University of Minnesota
The fine fescues generally have narrower blades than our conventional grasses and tend to lie down a bit more. But they can reduce the need for inputs—namely, water and fertilizer—significantly.
Photo: courtesy Sam Bauer
In search of 'greener' grass
Research led by U scientists could result in more sustainable and drought-resistant grass options
By Rick Moore
The summer and fall of 2012 have not been kind to grass.
That’s not much of a news bulletin for anyone who looks out his or her window and sees brown grass lying flat or, worse yet, flat-lining grass. Which makes the following bulletin more newsworthy.
A new research project led by University of Minnesota scientists could lead to more sustainable and drought-resistant turf grasses—both for home lawns and public spaces—that also require less effort and “inputs” (water and fertilizer) to maintain.
The five-year project is funded by a $2.1 million grant from the U.S. Department of Agriculture and is part of a national effort to improve specialty crops.
A vast majority of the grass seed sold and planted in Minnesota is either Kentucky bluegrass or perennial ryegrass, says Eric Watkins, associate professor of horticultural science at the U and the lead investigator for the project.
The grasses being studied are “fine fescues,” a group of five species that are available at some nurseries and superstores, but much harder to find than the current mainstays.
The fine fescues generally have much narrower blades than our conventional grasses, Watkins says, and they tend to lie down a bit more—especially when mowing heights are raised—“so they might not be quite as uniform and upright as a typical lawn would be.”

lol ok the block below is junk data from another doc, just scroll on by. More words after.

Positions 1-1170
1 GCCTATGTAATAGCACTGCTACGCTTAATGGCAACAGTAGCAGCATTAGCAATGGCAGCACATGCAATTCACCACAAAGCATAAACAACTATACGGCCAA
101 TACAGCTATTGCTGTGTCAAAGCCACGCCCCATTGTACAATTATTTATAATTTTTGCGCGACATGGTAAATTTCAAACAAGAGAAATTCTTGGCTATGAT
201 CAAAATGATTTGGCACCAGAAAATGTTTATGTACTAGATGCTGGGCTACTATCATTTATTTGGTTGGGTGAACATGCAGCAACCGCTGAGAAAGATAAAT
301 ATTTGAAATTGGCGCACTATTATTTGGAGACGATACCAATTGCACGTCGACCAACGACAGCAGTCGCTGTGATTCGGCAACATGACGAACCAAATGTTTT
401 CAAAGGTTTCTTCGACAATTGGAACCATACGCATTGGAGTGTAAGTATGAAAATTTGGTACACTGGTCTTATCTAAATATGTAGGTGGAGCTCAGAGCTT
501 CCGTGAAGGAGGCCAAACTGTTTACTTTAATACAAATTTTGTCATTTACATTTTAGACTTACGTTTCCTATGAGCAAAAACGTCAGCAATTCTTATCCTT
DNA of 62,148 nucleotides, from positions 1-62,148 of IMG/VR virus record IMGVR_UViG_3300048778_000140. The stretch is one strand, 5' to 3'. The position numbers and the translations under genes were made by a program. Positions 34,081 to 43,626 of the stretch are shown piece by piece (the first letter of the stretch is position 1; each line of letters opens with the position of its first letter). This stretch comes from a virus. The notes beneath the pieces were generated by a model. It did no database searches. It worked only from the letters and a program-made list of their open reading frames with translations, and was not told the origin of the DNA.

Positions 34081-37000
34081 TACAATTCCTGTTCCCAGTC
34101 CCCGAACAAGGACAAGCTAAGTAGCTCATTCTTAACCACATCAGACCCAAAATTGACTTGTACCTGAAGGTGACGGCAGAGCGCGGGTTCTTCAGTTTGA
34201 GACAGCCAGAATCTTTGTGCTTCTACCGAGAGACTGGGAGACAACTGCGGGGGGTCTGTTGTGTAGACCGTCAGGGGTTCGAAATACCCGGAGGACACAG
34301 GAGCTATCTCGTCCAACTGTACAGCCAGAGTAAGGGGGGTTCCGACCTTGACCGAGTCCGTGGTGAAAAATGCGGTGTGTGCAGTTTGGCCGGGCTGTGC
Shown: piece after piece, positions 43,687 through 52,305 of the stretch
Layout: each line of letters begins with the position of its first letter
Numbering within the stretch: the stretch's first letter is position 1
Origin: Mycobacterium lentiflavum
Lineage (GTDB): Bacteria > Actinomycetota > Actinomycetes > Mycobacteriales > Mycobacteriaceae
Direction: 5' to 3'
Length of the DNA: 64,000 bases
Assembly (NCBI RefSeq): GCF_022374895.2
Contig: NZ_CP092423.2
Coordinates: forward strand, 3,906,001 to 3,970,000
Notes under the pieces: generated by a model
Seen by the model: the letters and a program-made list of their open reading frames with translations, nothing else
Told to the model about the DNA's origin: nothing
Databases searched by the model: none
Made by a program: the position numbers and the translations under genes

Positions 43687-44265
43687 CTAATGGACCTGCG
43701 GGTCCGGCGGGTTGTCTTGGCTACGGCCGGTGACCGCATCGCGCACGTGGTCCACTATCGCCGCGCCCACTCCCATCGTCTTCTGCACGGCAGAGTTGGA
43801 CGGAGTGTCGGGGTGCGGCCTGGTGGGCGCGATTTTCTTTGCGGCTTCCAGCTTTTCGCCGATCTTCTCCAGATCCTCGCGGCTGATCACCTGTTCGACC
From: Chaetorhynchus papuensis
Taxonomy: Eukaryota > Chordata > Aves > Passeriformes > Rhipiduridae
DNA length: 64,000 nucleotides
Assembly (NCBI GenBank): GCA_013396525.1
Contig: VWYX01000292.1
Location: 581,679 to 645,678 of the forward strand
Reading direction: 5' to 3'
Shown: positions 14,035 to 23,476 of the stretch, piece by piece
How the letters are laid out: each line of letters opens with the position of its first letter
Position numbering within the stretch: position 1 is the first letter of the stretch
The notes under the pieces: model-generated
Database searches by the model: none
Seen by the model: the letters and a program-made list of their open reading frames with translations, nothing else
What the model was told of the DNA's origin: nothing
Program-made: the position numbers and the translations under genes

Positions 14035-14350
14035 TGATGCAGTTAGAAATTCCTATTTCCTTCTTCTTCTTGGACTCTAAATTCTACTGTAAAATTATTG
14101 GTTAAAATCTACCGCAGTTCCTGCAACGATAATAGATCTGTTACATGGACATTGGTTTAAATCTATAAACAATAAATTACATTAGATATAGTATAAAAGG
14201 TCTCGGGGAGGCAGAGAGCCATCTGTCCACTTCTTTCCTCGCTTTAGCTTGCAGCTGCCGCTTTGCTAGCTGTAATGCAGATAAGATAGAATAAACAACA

But they have a lot of great attributes. First and perhaps foremost, they don’t grow very fast, “so you don’t have to mow nearly as much,” he says. In addition, they’re pretty drought tolerant; they stay greener much longer when precipitation is scarce. And they’re fairly resistant to disease.
“They just have a lot of nice low-input attributes,” Watkins says.
However, the fine fescues do have some less desirable characteristics. They have low heat tolerance, so they don’t fare particularly well in triple-digit temperatures, especially if recently mowed. They also don’t tolerate a ton of foot traffic and are more susceptible to snow mold—an annual occurrence in Minnesota.
Watkins says the researchers hope to breed fine fescues with better characteristics, “so that we can release varieties that have all these good things that are present now, but then are even better [because] we’ve overcome the other negatives.”
The project also includes components of outreach (U of M Extension will work to deliver information on these grasses more effectively), marketing, and social science.
As Watkins points out, a big issue is that people are used to buying Kentucky bluegrass, and the public needs to be informed of its other options.
“I think if consumers were demanding more low-input grasses—such as these fine fescues—then the seed companies would sell them [more readily],” he says. But “getting people to switch means we really need to take care of these other deficiencies.”
Once that happens, consumers will still be able to have green lawns while knowing they’re contributing to a greater, greener good. Just think of the sheer number of lawns in the metropolitan area alone.
“Let’s say you reduce mowing by one-third on those lawns, or you reduce fertilizer use by a third. That’s a huge reduction in inputs,” he says. “Just small changes in species use can make big impacts down the road.”
Which could make the grass greener on your side of the street.
Along with Watkins’ team at the University of Minnesota, researchers from Rutgers University and the University of Wisconsin–Madison are also involved in the project.